DAEGU ― The "Top Gun," mainly thanks to the film of the same name, has mistakenly been seen as the highest honor for Korean Air Force pilots.
But it is time to let people know that there is a more prestigious and emblematic award, the "Best Pilot of the Year," given to an aviator who collectively scores the best record in more than 20 duties including flying hours, operation participation and physical fitness in the span of one year. The Top Gun winner is based on marksmanship in an annual contest.
"The award evaluates overall performance for one year, so pilots are required to do a lot of things ― fly, take part in operations and load live ordnance as many times as possible ― in order to take the honor," said award winner Major Park Kun-hyoung of the 110th Fighter Squadron at the 11th Fighter Wing ― the home to F-15K Slam Eagles.
"It is significant in that the winner is picked based on the pilot's year-long performance."
Another Air Force officer said: "For the Air Force, the best pilot of the year is more symbolic because the award means a versatile pilot ― it's not just about marksmanship."
Park added that he is fine about the award's little fame because everybody has a different idea and marksmanship is also important to pilots.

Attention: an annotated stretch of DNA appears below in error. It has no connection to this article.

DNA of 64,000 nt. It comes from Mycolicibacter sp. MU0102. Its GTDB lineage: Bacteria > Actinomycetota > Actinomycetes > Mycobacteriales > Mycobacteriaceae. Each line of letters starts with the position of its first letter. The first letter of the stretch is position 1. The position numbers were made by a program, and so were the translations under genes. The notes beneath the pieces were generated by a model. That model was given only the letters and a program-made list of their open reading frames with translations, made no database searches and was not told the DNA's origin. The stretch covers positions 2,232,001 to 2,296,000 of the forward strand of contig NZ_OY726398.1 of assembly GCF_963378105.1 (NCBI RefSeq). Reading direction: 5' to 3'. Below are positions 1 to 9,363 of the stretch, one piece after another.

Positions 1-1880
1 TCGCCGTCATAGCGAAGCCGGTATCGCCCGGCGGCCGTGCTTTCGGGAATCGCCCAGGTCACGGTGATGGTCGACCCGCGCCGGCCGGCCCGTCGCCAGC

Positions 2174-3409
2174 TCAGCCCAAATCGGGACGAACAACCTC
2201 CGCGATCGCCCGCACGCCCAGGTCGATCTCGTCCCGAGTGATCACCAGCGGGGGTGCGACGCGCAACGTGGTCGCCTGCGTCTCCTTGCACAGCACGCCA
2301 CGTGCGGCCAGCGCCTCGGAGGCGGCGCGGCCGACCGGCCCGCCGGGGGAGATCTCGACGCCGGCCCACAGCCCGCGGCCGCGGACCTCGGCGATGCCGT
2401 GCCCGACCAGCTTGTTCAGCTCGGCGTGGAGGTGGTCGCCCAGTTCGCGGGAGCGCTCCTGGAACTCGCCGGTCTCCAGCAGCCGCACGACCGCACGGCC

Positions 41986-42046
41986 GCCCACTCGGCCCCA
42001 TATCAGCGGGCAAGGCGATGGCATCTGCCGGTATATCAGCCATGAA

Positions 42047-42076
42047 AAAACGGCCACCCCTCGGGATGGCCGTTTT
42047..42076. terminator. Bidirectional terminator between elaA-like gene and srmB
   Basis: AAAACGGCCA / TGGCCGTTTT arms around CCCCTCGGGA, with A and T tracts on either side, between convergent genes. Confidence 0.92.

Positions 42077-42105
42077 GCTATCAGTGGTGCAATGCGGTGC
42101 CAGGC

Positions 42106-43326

The 37-year-old Daejeon native, who earned his wings in 2001 and began his career flying F-5s, said support from his superiors contributed to the selection.
"Even though I want to undertake many duties, I cannot participate in operations without permission from senior officers including the commander of the 11th Fighter Wing," he said.
"Many operation participations mean they trusted me. Otherwise, I could not have done so. I appreciate that."
Park, who has flown more than 2,000 hours, is one of less than 20 Korean Air Force pilots with 1,000 flying hours in the F-15K under their belts and has some impressive memories while in flight.
"When loaded F-15Ks were scrambled due to North Korea's shelling of Yeonpyeong Island in 2010, it was my first time to participate in a warfare-like situation, which was most memorable yet nervous," Park said.
He also said that the Max Thunder exercise, which fosters bilateral aerial training between the Korean and U.S. Air Forces, and the fly-by to celebrate Armed Forces Day were fun to remember.
Park said that seasoned pilots usually suffer some risky moments while in flight, although fortunately, he has never had any, but he is ready to fly tonight.
"I am set to serve the country when a national crisis occurs and want to play a key role in overcoming it," he said.